A Depressing Future for Men?
A role reversal of sorts may significantly increase the rate of men’s battle with depression in the 21st century, according to an editorial published in the recent issue of the British Journal of Psychiatry.
Author Boadie Dunlop, M.D., believes economic times and evolving demographics will contribute to the rise in mental health problems among men — especially with depression.
“Compared to women, many men attach a great importance to their roles as providers and protectors of their families. Failure to fulfill the role of breadwinner is associated with greater depression and marital conflict,” Dunlop writes.
Research shows that since the beginning of the recession in 2007, roughly 75 percent of the jobs lost in the United States were held by men. And there is little reason to believe that traditional male jobs will return in significant numbers with economic recovery.
On the other hand, women are increasingly becoming the primary household earners with 22 percent of wives earning more than their husbands in 2007, versus only four percent in 1970.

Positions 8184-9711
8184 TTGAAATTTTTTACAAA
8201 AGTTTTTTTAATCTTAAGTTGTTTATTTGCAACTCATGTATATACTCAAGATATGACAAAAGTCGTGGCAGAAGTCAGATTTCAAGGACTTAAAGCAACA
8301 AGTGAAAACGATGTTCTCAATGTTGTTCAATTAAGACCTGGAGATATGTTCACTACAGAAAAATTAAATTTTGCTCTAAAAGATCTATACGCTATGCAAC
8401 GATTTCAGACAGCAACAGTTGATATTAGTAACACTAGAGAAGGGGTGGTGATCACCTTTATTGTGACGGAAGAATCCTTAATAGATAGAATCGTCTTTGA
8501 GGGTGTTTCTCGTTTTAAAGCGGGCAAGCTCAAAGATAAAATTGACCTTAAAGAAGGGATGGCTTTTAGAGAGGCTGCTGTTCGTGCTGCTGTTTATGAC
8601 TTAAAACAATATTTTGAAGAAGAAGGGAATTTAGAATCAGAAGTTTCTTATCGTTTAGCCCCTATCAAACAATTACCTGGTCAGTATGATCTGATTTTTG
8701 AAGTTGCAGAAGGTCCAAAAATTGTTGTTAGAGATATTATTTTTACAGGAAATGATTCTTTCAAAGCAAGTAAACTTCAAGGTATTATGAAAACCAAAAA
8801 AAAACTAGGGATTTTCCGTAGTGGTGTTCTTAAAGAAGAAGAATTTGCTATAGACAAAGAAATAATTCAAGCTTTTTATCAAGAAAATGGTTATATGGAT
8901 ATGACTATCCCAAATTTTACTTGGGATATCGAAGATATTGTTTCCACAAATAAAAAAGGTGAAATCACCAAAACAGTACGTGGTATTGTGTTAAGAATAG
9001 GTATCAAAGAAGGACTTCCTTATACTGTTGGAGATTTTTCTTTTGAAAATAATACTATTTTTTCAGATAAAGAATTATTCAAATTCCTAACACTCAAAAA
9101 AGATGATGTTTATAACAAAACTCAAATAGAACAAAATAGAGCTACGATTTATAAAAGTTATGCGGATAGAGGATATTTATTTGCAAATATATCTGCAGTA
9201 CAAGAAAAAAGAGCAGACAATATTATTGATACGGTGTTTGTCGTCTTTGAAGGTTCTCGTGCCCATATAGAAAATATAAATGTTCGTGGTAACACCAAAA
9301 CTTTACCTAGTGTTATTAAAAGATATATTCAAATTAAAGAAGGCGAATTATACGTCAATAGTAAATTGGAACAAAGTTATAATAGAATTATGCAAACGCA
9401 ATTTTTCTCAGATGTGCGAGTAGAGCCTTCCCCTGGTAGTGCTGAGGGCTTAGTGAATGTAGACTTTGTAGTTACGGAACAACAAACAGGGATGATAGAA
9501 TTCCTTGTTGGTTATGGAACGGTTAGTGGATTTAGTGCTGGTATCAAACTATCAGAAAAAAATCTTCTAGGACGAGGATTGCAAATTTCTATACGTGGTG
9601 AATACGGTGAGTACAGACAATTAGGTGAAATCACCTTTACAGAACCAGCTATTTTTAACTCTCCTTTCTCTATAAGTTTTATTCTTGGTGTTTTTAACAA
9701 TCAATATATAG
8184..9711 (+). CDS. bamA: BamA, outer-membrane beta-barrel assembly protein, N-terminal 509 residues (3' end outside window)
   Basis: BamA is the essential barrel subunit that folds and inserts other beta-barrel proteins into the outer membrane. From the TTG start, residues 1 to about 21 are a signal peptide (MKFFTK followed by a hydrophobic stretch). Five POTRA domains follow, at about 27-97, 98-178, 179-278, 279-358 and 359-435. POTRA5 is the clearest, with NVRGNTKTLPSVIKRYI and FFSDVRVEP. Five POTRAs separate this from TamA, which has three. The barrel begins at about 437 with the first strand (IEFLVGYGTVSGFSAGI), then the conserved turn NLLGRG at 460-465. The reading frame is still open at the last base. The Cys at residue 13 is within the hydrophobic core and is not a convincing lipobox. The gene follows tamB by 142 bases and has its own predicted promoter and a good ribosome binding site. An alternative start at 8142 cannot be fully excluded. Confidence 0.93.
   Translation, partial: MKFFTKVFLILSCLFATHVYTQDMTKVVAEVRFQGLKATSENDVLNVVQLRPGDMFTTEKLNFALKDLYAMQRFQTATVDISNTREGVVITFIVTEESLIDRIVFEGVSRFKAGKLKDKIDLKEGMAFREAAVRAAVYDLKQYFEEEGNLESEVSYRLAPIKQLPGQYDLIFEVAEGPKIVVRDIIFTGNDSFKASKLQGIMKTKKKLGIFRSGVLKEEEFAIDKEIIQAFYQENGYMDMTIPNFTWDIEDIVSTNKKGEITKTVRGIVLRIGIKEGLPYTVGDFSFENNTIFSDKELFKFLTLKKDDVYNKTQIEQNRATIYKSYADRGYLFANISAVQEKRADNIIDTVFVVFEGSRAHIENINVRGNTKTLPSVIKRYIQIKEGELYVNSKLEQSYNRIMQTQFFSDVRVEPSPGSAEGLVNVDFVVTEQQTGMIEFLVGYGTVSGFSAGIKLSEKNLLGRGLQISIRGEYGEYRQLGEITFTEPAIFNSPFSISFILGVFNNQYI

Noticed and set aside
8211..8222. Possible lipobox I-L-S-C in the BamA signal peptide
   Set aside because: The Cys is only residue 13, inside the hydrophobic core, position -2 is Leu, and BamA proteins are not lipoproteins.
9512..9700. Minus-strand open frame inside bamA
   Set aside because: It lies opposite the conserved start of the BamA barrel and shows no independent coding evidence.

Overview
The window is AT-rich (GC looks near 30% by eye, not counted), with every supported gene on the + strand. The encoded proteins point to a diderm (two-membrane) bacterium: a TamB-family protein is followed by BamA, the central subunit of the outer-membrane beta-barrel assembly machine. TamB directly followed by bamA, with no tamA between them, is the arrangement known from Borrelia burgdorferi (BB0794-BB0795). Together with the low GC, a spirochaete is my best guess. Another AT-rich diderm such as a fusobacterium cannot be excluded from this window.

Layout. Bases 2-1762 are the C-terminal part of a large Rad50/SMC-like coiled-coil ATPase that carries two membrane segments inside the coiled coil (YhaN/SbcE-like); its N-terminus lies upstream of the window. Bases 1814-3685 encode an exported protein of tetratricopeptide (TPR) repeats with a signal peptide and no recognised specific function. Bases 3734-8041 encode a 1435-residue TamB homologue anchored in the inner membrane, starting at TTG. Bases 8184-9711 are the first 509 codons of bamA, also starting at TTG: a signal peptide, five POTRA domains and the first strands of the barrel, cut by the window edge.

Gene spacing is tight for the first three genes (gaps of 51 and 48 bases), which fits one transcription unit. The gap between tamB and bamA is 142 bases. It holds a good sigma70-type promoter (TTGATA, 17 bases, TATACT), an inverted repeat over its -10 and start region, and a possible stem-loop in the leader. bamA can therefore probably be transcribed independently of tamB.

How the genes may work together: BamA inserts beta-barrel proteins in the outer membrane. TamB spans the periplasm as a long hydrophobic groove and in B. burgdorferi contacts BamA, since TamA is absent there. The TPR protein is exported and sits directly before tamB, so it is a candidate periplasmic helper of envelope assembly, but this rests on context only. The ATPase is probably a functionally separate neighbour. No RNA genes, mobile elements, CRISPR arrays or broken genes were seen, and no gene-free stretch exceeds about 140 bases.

Additionally, biological and sociological differences in men and women may make it harder for men to fit into the role of primary care provider to young children than most women.
“Men in the changing economy will face the same risks for depression that women faced in older economies: trapped in a family role from which they cannot escape because of an inability to find employment,” said Dunlop, a psychiatrist and Emory University professor.
Finally, the societal expectation that men be tough, stoic and hide their feelings is being significantly eroded. The growing awareness about mental health through education, and hearing prominent male figures talk about their depression, has had a significant impact in opening up the public space for men to validate symptoms of depression.
One of the most well-established findings in the epidemiology of psychiatric disorders is that women have nearly twice the lifetime risk of developing major depressive disorder than men. “The changing socioeconomic positions of the West could lead to prevalence in the rates of depression in men increasing, while rates in women decrease,” Dunlop warned.
“Practitioners need to be aware of these forces of life, and be prepared to explore with their patients the meaning of these changes and interventions that might be helpful.”
Source: Emory University
Nauert PhD, R. (2011). A Depressing Future for Men?. Psych Central. Retrieved on September 3, 2015, from http://psychcentral.com/news/2011/03/02/a-depressing-future-for-men/24028.html